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2 when they started to write from left to right some of the letters were turned around. Playing around with a couple of the Phoenician letters below, you will soon see the resemblance to the English letters we use today. Phoenician

Roman

A S So the Hebrew alphabet may not be as difficult as it looks. If you work slowly through the alphabet, describing each letter closely for yourself, you will soon find that you are reading with little difficulty. You may want to think about what the letter reminds you of: for instance, the letter L in Hebrew is Ï , which looks a bit like lightning, or maybe a llama; the letter d is „ which could be seen as a door-hinge; h is ‰ – a house with a hole in its wall; p is Ù , possibly a pug-dog’s face! You may prefer to give yourself aural rather than visual clues, or a mixture of both. We have tried to suggest mnemonics in our pronunciation guide, but you will learn most effectively when you find the ones that mean most to you. The accompanying tapes or CDs should help you too in associating sound and symbol directly. Hebrew letters are all consonants (although two double up as vowels, as you will see); the vowels are indicated by dots and dashes above, below and sometimes in between the letters. Like other Semitic languages, Hebrew is a consonantal language in that the meaning of a word depends primarily on the consonants; vowel changes generally indicate nuances or light modification of the basic meaning. In some ways this is also true of English: ‘did’ and ‘deed’ are clearly related, but then ‘dead’ means something very different; the change in the vowels has created an entirely different meaning. In Hebrew the consonants dictate the meaning, whatever the vowels. Vowel signs were added to Hebrew texts around the seventh and eighth centuries CE when the use of Hebrew as a conversational language had become less widespread and many people needed pronunciation guides. Modern Israelis, like the speakers of Hebrew in biblical times, have little need of these guides and only use them in cases of particular difficulty – where, for instance, there is an ambiguity in meaning that the context cannot sort out, or in foreign names or borrowed words that Hebrew speakers cannot be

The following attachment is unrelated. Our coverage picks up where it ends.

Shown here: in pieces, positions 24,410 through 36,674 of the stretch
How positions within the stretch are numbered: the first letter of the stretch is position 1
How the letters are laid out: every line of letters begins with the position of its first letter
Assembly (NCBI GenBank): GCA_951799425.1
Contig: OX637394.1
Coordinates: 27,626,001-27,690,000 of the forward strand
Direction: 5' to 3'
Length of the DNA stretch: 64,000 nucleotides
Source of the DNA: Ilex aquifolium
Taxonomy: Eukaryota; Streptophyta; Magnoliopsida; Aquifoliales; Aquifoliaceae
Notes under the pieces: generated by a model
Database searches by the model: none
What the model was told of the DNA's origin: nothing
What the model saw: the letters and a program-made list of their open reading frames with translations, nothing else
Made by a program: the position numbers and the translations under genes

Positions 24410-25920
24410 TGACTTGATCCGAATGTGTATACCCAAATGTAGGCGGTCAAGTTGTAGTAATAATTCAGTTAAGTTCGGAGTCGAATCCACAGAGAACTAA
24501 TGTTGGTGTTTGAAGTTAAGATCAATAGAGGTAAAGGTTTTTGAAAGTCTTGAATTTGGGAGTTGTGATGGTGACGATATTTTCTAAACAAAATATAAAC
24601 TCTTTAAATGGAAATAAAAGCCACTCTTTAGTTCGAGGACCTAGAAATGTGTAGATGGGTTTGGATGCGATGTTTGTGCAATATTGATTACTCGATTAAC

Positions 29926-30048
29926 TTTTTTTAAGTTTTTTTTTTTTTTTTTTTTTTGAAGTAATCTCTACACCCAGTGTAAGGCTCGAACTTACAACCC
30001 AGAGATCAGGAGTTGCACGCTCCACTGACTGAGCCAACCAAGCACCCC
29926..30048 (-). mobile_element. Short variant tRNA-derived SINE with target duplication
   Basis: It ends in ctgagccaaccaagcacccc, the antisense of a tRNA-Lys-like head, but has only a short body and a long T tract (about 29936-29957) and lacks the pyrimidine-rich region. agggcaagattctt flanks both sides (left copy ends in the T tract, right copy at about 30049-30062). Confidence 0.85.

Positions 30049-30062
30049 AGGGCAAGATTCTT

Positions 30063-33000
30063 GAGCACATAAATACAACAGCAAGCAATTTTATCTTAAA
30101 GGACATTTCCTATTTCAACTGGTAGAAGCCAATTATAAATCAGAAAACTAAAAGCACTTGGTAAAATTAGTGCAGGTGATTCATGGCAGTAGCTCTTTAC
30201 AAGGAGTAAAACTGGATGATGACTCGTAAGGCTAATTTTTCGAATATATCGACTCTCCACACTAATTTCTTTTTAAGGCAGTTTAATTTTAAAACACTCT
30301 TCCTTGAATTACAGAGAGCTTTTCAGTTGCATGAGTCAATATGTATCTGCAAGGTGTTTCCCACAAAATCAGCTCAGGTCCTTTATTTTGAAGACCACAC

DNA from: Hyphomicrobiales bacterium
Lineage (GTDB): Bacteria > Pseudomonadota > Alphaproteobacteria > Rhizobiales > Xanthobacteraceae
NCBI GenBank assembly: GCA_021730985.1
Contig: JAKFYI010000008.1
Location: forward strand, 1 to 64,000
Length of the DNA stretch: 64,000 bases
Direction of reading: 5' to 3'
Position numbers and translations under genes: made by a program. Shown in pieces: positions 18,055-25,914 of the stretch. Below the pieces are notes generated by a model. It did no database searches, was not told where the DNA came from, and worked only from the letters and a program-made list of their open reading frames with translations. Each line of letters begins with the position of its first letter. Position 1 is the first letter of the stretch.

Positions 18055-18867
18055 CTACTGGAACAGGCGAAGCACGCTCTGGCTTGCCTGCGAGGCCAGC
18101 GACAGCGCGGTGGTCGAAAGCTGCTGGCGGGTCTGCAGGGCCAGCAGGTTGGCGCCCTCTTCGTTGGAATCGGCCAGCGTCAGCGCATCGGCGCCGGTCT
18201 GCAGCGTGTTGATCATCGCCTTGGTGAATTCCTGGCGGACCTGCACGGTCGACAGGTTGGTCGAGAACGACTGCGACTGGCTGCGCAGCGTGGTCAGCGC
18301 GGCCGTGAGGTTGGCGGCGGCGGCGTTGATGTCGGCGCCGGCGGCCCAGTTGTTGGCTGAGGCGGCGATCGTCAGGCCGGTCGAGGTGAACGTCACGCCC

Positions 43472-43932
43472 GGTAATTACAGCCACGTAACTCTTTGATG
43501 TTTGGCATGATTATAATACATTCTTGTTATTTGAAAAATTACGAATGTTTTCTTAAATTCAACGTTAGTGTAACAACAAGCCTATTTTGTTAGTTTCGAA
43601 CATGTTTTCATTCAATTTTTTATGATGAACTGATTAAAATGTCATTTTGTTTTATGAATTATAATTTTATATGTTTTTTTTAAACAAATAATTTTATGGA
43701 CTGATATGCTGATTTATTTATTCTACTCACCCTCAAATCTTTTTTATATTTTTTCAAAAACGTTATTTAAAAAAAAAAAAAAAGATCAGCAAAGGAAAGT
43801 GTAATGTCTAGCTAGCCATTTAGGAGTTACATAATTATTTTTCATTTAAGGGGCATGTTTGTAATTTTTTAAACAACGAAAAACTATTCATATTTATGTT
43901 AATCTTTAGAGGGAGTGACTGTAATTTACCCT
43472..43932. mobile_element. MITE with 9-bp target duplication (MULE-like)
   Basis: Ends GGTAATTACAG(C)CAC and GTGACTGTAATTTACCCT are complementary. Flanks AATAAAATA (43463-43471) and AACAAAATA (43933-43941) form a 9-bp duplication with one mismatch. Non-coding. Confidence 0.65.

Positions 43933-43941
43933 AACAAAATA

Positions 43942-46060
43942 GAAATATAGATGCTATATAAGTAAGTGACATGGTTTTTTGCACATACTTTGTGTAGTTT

Colloquial hebrew  

Colloquial hebrew: Easy and enjoyable lessons in Hebrew

Colloquial hebrew  

Colloquial hebrew: Easy and enjoyable lessons in Hebrew

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